Sue Monk Kidd

Photograph of Sue Monk Kidd

Sue Monk Kidd. Wikimedia Commons.

(1948- )  Kidd was born in Albany, Georgia and raised in the tiny town of Sylvester. She credits the stories told to her by her father and the African American women who worked in her family’s home, along with the writings of Henry David Thoreau and Kate Chopin, as being influential on her development as a writer. Kidd graduated from Texas Christian University in 1970 with a degree in nursing and pursued a career as a registered pediatrics nurse during her twenties. Kidd met and married theologian Sanford Kidd, with whom she had two children: Bob and Ann. Although she has kept a journal throughout her life and took classes in fiction writing, Sue Monk Kidd’s first major publication was a spiritual memoir in Guideposts that was reprinted in Reader’s Digest. 

Kidd published her first book, God’s Joyful Surprise: Finding Yourself Loved, in 1988 that  delves into Kidd’s personal faith as a Christian and her relationship with God. Another memoir, When the Heart Waits: Spiritual Direction for Life’s Sacred Questions, further explores her Christian faith. Kidd’s bestselling third memoir, Dance of the Dissident Daughter: A Woman’s Journey from Christian Tradition to the Sacred Feminine, marks a departure from the subject matter of Kidd’s first two books toward a more feminist perspective–a transition that would come to fruition in The Secret Life of Bees.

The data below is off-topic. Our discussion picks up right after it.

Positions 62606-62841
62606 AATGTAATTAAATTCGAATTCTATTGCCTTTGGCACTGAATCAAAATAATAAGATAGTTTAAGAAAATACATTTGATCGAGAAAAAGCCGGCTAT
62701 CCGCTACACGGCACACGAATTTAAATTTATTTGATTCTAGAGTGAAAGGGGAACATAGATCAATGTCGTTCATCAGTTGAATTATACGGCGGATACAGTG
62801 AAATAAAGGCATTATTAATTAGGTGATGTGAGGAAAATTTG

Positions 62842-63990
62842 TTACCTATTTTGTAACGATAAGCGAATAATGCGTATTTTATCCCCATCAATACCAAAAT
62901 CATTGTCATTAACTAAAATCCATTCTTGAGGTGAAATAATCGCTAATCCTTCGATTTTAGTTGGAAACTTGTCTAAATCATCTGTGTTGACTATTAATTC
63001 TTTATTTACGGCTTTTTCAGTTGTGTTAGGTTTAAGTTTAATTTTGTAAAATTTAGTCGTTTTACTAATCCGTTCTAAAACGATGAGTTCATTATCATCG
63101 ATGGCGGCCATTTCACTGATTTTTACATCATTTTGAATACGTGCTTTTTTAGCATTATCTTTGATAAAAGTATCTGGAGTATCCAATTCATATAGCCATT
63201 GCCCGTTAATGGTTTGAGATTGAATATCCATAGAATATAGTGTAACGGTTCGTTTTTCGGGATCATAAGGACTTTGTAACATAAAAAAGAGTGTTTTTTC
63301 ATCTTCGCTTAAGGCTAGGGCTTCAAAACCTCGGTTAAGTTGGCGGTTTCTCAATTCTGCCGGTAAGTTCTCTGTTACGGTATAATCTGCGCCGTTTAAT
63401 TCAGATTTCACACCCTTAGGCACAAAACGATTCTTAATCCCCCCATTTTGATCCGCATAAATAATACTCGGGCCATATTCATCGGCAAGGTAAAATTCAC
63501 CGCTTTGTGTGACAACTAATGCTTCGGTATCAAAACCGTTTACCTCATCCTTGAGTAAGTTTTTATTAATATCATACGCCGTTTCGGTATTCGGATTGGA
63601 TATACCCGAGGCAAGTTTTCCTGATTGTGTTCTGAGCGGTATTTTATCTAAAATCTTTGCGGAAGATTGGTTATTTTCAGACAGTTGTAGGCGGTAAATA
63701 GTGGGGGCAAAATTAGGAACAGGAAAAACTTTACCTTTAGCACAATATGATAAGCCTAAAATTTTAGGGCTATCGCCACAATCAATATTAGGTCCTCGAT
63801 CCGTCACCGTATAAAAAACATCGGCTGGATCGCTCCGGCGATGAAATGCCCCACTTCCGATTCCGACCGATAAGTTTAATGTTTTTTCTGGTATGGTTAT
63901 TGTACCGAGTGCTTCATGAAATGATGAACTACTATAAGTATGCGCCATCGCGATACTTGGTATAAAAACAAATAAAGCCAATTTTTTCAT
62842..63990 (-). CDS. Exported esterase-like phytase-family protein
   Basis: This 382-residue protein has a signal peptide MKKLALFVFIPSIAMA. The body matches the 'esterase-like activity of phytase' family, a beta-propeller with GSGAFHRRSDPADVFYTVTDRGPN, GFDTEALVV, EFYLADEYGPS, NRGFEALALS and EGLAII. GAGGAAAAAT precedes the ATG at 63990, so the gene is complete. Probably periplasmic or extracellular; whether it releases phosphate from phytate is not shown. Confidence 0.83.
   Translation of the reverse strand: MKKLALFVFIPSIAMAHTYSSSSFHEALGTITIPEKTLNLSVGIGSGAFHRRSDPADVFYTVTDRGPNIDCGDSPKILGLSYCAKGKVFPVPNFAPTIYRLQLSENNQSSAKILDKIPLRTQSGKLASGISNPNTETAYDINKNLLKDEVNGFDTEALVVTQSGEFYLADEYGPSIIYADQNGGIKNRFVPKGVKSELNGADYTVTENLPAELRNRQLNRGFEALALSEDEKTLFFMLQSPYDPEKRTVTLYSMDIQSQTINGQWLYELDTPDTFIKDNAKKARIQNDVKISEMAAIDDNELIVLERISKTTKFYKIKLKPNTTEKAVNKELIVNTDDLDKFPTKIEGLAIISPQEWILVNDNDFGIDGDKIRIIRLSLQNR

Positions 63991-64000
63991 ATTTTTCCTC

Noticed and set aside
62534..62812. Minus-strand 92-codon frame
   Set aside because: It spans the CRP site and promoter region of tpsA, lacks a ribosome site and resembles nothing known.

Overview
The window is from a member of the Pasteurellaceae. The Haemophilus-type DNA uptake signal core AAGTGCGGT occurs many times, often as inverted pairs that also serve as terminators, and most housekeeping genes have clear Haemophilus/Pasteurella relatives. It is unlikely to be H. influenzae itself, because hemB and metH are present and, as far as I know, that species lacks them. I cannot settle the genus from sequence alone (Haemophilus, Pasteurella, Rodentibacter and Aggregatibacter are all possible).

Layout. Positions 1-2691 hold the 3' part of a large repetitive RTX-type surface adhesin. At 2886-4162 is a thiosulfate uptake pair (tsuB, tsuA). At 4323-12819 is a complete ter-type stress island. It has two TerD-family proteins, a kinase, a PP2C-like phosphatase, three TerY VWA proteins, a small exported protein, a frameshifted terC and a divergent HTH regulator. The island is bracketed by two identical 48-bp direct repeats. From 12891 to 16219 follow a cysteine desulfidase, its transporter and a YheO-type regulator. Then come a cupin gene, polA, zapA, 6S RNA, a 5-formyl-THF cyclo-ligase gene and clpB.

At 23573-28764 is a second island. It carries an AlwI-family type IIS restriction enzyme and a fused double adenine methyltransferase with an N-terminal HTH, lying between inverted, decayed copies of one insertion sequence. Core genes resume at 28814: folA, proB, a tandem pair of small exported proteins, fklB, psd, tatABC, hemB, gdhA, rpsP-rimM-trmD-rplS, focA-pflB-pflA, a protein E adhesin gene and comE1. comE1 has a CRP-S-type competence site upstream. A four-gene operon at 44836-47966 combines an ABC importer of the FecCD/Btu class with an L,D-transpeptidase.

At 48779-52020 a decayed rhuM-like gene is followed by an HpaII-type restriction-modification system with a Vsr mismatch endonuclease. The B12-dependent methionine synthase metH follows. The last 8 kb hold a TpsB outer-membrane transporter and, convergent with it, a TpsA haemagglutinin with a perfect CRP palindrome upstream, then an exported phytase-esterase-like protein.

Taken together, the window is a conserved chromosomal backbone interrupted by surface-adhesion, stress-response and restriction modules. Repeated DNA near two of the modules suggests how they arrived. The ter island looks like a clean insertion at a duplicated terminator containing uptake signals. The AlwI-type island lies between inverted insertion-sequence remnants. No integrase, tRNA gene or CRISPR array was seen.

In the 1990s, Kidd began to focus on writing short fiction. After taking graduate courses in writing at Emory University in Atlanta, Kidd expanded a short story published in 1993 into her first novel, The Secret Life of Bees. Kidd’s overwhelmingly successful transition into book-length fiction was born from her childhood in Sylvester, Georgia; nurtured by her experiences with segregation and the civil rights movement; and brought to fruition through her unique feminist perspective. The novel tells the intertwined stories of fourteen-year-old Lily Melissa Owens, who is white and struggling to discover the past of the mother she saw killed; and Rosaleen, Lily’s African American caretaker whose determined attempt to vote results in her savage beating at the hands of three white men. The novel spent more than two years on the New York Times bestseller list and has been published in thirty-five countries. It won the 2003 SEBA Book of the Year Award, the 2004 Book Sense Book of the Year Award for a paperback, and the 2005 Southeastern Library Association Fiction Award. In 2008 

Kidd’s second novel, The Mermaid Chair, was set on a South Carolina barrier island.  The novel tells the story of Jessie Sullivan, a married woman who falls in love with a Benedictine monk. A New York Times bestseller, the book has been translated into twenty-four languages. It won the Quill Award in General Fiction in 2005 and was adapted into a television movie by Lifetime in 2006.

The theme of the spiritual quest is central to Kidd’s book, Traveling with Pomegranates: A Mother-Daughter Story, co-authored with her daughter Ann Kidd Taylor. This shared memoir, which appeared on the New York Times bestseller list, chronicles both women’s physical expedition to Greece and France and their spiritual journeys to rediscover themselves and each other. Her third novel, The Invention of Wings (2014), re-imagines nineteenth-century Charleston with a special focus on women’s rights pioneer Sarah Grimke. Kidd received the Order of the Palmetto, South Carolina’s highest civilian honor in 2006; she was inducted into the South Carolina Academy of Authors in 2011.